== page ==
It's bathing in light which can be rare in Paris. It also has a veggie garden and small orchard to help city kids learn where their food come from.

Friday, January 10, 2014

Debauve & Gallais

Métro: Saint-Germain-des-Prés (line 4)
Address: 30, Rue des Saints-Peres 75007 Paris
Hours:  9:00 am -7:00pm  Monday-Saturday
             Closed on Sunday
Cost: 2 euros for a chocolate piece and about 6 euros for a chocolate bar

I just had to talk about this shop because its story is just amazing. It all happened in the late 1700's when Sulpice Debauve was then the official pharmacist to King Louis XVI. Marie-Antoinette had in horror the taste of her medicine so Debauve had the idea of hiding it in chocolate coins which he created. He was probably the ancestor of Mary Poppins ("spoonful of sugar helps the medicine go down!"). Marie-Antoinette loved them so much, she probably became hypochondriac from that time on. And so it started, Debauve became the official chocolate maker of the kings, the emperor Napoléon and even a few Russian tsars.

You can definitely feel the apothecary background in the shop. I have to admit I was more curious by the history than the chocolate. It's a beautiful shop and I love the history behind it but the chocolate is super expensive. It goes around 50 euros for a small box. So I only ordered one piece, yes one little piece and a chocolate bar totaling just close of 9 euros. It was good but not jaw-dropping. It was a fun experience, just to say I went.

Thursday, January 2, 2014


Métro: Madeleine (line 8; 12 or 14)
Address: 16-18 rue Royale, 75008 Paris
Hours:  8:00 am to 7:30 pm Monday-Thursday
             8:00 am to 8:00 pm Friday-Saturday
Cost: 2 euros for a macaron and about 6 euros for a pastry

Happy New Year! My resolutions are simple: Enjoy my life in Paris without killing my budget! There is however a few times where you have to indulge. I finally went to LaDurée. Now I have known about them forever. Who doesn't? There are renown all over the world. And that's exactly why I have never been before. Usually, when it becomes too big too far, it becomes a huge commercial machine and the artisan loses his soul and craft to become a marketing expert. So yes, I had my doubts as far as the quality of the products.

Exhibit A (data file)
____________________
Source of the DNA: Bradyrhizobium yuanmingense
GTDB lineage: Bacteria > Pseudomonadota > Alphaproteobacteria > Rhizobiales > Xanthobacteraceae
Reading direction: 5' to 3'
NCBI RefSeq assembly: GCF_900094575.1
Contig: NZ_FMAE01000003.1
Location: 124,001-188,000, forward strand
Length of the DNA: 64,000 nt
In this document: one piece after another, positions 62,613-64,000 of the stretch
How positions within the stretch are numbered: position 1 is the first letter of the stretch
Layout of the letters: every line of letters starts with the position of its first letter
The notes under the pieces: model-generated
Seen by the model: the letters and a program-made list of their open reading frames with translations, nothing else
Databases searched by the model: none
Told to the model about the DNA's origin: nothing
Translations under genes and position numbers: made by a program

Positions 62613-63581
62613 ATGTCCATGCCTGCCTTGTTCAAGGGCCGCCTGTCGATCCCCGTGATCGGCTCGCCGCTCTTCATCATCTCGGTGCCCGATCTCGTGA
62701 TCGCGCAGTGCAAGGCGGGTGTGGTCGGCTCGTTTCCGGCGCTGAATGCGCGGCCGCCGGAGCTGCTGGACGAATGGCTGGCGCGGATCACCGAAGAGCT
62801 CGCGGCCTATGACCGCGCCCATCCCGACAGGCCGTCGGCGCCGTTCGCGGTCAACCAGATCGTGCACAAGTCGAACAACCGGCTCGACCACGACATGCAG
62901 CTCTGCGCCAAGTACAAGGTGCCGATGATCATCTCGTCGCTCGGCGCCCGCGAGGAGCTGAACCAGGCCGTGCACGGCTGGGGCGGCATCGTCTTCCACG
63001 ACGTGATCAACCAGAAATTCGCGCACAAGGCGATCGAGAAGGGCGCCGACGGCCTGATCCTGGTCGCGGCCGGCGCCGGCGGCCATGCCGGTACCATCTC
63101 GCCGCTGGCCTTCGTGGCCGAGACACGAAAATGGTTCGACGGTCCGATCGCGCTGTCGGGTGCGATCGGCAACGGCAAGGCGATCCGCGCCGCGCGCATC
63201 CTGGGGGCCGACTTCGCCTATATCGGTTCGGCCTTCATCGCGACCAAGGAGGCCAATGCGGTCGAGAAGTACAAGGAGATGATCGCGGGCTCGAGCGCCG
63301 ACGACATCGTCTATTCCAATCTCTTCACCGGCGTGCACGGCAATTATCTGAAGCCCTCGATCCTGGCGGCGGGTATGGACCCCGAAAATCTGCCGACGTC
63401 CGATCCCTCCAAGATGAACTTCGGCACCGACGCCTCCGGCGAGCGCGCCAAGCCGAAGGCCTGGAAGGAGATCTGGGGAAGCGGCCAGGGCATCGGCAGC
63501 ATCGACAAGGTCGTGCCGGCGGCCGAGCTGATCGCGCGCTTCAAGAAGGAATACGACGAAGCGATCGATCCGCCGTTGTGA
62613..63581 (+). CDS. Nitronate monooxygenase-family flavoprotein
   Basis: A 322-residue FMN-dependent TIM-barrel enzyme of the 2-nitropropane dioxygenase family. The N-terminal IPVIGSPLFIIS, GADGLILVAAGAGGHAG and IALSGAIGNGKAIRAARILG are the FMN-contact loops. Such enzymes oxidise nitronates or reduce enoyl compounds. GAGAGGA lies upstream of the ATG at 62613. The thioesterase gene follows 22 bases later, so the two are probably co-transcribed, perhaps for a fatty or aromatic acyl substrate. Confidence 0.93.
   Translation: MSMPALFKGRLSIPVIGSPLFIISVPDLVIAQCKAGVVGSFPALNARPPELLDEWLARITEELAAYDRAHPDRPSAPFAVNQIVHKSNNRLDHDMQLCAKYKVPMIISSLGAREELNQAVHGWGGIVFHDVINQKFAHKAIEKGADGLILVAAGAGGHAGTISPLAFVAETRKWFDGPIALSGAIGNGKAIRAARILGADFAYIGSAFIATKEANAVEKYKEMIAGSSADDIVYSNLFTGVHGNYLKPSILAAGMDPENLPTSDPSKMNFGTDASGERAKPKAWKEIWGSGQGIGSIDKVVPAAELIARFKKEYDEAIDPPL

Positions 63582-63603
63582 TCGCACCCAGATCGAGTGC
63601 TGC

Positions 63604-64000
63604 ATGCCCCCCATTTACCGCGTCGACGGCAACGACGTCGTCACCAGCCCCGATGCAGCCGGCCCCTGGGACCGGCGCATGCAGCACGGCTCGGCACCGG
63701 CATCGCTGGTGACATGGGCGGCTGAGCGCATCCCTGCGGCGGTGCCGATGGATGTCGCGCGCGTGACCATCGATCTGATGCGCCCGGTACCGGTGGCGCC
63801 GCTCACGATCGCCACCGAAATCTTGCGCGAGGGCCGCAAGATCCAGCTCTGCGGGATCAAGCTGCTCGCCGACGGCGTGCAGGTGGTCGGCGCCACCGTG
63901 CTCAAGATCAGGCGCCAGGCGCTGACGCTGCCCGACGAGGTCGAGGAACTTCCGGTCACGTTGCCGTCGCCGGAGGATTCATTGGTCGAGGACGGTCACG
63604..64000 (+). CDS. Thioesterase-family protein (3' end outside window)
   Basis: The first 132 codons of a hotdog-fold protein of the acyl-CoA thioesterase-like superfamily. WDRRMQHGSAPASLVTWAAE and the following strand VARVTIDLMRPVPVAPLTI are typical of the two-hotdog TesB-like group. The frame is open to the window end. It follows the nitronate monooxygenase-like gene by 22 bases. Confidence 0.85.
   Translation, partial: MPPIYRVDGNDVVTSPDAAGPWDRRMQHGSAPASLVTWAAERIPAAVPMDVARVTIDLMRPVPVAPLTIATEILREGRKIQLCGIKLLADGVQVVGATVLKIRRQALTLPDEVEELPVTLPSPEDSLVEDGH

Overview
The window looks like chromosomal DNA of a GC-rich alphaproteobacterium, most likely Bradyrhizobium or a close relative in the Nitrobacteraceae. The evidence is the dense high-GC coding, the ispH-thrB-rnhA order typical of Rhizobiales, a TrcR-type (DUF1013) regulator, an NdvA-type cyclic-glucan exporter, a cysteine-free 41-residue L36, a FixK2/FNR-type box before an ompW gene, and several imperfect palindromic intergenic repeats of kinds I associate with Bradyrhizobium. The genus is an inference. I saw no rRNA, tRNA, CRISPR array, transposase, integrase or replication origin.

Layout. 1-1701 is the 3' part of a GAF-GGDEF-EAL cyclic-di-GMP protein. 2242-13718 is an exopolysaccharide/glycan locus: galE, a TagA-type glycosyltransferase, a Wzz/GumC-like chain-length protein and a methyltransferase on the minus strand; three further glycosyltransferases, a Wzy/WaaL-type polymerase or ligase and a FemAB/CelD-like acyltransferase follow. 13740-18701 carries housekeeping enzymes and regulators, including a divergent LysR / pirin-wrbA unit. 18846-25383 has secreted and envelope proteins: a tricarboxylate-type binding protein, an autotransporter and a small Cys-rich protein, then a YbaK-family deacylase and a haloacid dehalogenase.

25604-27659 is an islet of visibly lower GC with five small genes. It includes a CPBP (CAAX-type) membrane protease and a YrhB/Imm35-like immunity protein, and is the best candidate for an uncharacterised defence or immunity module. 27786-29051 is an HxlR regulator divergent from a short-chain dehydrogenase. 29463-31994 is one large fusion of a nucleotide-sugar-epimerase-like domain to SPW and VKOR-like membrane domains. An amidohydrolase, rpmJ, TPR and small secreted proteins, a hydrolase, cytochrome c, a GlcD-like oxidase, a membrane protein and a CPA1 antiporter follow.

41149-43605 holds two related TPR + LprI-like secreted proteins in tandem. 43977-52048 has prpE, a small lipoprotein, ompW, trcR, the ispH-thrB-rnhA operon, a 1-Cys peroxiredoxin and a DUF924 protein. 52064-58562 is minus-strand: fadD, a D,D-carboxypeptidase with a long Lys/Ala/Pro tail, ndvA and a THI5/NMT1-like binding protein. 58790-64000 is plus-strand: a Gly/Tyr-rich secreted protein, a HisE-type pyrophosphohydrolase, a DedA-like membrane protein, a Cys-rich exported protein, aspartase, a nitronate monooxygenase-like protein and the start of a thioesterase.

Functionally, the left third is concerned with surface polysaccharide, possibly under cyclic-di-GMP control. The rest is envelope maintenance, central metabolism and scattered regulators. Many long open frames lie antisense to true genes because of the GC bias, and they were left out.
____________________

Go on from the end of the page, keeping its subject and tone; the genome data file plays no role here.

Once again, I felt a bit doubtful when I saw the line. I like quiet and on the down side places. If it's filled with tourists but not with locals; it's usually not a good sign either. But I have a conscience, I have to give it a try so I could tell you about it. (or in other words: I'm the guinea pig of the story).

They've been in business since 1862. What are they so famous for? Their macarons and their original flavors. So alright, I took a mint and a gingerbread macaron. You have to be really talented to pull off a mint macaron without disappointing me.

I give them my 5 euros bill, not seeing much change back in return and I manage to cross the street to sit on the Madeleine front steps giving me a wonderful view on place de la Concorde. The sun is caressing my face as my taste buds are experiencing the most joyous moment of the Christmas season: a mint macaron. I felt much like that food critic in the movie Ratatouille as he tries the chef's simple dish. It is life changing. I take everything back. LaDurée deserves every single praise they ever got. This is mind-blowing food. If I had eaten a fresh mint leaf it would have been the same. It was fresh and light. Nothing like the industrial mint flavors. Just divine! But wait, nooooo it's gone. Why do they make macarons so small? Don't panic! I have a gingerbread one left! Boom! It's a burst of flavors: ginger, cinnamon and nutmeg! Ahhh christmas in a bite. Next time, I will buy a box instead. Better start saving now!